Vigilant police officer shot; vigilant policing under assault

A plainclothes New York City police officer was shot in the face in Queens yesterday when an ex-con opened fire into his unmarked patrol car, the New York Post reports. According to Police Commissioner Bill Bratton, the police officer, Brian Moore, and his partner were on patrol when they spotted the suspect “adjusting an object in his waistband.” When they pulled up and tried to question the suspect, he pulled out a gun and fired at least two rounds into Moore’s car.

Moore is the fifth NYPD officer who has been shot since December. He is in stable but critical condition.

The man accused of firing the shots is Demetrius Blackwell. He has nine prior arrests, including two separate assaults on police officers, according to the Post’s sources. He served a prison sentence for attempted murder after firing shots into a car during a robbery. At the time Moore attempted to question Blackwell, he was subject to an outstanding warrant for criminal mischief.

Moore didn’t know about Blackwell’s prior arrests or the outstanding warrant. But he knew based on what he saw — the adjustment of an object in Blackwell’s waistband — that Blackwell should be questioned.

Similarly, Darren Wilson didn’t know at first that Michael Brown had robbed a convenience store. But he thought, correctly, that something was amiss from the way Brown was behaving.

I believe that, based on the same kind of sixth sense, the officers who ran down Freddie Gray after making eye contact with him thought that he was in the area, where drug deals frequently take place, for an illicit purpose. There’s a good chance that they, like officers Moore and Wilson, were correct.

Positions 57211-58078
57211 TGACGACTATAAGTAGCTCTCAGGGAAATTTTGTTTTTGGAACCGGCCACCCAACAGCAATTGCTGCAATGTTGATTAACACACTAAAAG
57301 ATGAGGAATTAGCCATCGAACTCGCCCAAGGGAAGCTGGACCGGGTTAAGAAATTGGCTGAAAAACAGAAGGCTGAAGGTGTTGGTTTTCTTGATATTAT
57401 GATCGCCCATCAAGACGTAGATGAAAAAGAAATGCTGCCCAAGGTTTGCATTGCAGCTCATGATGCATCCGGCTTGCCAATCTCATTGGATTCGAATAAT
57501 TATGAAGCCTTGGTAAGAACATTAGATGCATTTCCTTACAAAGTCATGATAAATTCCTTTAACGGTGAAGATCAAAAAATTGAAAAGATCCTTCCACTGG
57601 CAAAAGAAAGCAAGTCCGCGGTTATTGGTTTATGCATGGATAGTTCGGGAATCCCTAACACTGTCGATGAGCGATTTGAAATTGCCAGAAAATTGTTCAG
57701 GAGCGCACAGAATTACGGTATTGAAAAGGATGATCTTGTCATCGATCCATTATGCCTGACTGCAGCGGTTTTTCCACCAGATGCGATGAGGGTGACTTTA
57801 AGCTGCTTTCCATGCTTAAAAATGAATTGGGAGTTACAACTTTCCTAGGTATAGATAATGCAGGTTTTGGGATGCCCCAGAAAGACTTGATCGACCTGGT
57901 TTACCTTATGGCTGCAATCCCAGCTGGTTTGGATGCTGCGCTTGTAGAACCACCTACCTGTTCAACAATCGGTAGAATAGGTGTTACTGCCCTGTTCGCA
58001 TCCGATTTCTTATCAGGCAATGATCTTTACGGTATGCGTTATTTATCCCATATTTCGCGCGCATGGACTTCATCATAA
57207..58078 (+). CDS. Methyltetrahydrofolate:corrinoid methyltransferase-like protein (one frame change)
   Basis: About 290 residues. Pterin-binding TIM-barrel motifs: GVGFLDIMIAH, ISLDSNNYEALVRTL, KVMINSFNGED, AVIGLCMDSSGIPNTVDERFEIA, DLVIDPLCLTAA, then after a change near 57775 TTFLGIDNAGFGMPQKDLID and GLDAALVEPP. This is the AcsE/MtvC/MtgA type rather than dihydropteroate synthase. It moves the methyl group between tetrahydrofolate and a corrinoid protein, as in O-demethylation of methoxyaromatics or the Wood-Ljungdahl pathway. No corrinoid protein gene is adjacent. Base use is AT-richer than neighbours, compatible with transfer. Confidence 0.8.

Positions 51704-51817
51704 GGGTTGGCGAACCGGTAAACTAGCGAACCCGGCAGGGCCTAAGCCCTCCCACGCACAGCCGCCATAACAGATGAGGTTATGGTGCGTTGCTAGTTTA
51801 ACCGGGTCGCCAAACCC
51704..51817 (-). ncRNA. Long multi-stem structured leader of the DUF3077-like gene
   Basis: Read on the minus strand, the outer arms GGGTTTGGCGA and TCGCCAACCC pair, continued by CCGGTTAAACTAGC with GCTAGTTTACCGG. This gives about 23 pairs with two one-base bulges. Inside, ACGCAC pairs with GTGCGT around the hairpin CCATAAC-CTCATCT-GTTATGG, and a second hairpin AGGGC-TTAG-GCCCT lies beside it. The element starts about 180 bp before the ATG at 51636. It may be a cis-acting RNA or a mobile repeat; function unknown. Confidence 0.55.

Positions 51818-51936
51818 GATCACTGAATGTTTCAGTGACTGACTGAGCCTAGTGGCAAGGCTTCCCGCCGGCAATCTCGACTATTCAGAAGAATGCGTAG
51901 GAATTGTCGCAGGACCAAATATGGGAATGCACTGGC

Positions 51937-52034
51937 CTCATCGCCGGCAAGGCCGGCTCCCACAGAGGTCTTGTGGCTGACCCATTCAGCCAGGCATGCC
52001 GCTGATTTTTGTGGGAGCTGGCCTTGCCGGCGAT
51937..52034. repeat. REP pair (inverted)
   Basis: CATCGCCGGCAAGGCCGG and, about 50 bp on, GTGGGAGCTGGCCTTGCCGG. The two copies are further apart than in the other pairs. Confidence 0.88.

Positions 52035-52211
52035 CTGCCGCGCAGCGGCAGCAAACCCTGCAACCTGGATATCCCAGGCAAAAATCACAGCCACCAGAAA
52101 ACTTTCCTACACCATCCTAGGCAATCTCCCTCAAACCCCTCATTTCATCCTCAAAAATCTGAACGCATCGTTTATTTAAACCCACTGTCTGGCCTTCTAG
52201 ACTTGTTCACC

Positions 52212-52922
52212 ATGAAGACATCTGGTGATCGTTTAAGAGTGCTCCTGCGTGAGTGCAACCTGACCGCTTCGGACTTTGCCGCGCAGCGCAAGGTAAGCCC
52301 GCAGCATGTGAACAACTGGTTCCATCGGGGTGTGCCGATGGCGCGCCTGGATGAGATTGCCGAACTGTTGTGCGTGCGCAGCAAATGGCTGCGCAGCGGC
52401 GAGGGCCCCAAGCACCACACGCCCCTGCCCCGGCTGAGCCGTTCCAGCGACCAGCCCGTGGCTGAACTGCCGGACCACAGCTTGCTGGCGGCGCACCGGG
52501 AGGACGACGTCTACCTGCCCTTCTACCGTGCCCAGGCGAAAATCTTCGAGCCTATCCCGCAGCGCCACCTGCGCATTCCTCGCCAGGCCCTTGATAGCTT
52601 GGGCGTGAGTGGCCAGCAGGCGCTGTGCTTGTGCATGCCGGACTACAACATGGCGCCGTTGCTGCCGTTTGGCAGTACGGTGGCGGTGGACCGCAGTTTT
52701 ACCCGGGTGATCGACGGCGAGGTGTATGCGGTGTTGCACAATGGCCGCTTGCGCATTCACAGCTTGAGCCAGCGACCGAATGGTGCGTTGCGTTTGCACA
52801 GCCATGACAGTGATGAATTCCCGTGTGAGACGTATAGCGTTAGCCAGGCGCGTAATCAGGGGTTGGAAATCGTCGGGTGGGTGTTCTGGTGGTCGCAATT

This doesn’t excuse their treatment of Gray. My point is that this trilogy of police interaction with suspects — each of which ended in tragedy — does not support the claim that police officers are generating encounters with random bystanders for purposes of harassment. Rather, the initial interactions represent proper policing.

As Abe Greenwald puts it:

[V]igil[a]nt police work is. . .picking out what’s subtly wrong on the street and getting to the bottom of it. It’s also what. . .would wrongly be called racist harassment.

The. . .overwhelming majority of cops — good, smart, brave cops — don’t harass blacks for sport. They don’t harass period. They act on hunches and experience and put their lives on the line over the slightest irregularity to prevent civilian deaths, both black and white.

Demetrius Blackwell had an outstanding warrant, a loaded gun, and a propensity for shooting into car windows. Michael Brown had just robbed a store. Freddie Gray had a criminal record and, quite likely, was looking to make a drug deal.

In each instance, the officer would have fared better personally had he turned a blind eye to the irregular behavior. But is this what we want to the police to do?

From all that appears, it’s what many of the anti-police protesters and their leftist sympathizers want. That this is a recipe for rampant lawlessness seems to leave them unfazed.

The rest of us need to understand that, at root, the hard left is attacking vigilant policing — and in some cases, any policing at all — not harassment.